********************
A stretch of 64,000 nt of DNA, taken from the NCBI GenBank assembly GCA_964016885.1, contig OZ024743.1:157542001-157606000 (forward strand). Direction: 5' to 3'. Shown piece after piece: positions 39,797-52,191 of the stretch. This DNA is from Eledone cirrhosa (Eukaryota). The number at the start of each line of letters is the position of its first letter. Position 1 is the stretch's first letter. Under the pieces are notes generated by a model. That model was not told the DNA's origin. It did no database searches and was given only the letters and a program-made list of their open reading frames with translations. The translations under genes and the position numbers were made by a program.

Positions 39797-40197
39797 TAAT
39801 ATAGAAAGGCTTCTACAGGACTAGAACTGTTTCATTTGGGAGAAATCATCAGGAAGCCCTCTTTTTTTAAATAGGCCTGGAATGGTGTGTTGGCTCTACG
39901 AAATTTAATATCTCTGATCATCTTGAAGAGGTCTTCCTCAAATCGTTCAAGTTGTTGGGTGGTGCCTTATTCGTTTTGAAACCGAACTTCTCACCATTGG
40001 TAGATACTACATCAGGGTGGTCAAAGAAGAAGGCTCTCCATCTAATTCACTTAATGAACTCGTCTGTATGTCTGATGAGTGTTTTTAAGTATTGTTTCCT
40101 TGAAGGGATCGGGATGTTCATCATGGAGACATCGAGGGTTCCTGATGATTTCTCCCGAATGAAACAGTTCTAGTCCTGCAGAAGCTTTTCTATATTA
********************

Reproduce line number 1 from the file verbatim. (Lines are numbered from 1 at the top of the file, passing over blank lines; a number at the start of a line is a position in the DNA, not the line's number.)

A stretch of 64,000 nt of DNA, taken from the NCBI GenBank assembly GCA_964016885.1, contig OZ024743.1:157542001-157606000 (forward strand). Direction: 5' to 3'. Shown piece after piece: positions 39,797-52,191 of the stretch. This DNA is from Eledone cirrhosa (Eukaryota). The number at the start of each line of letters is the position of its first letter. Position 1 is the stretch's first letter. Under the pieces are notes generated by a model. That model was not told the DNA's origin. It did no database searches and was given only the letters and a program-made list of their open reading frames with translations. The translations under genes and the position numbers were made by a program.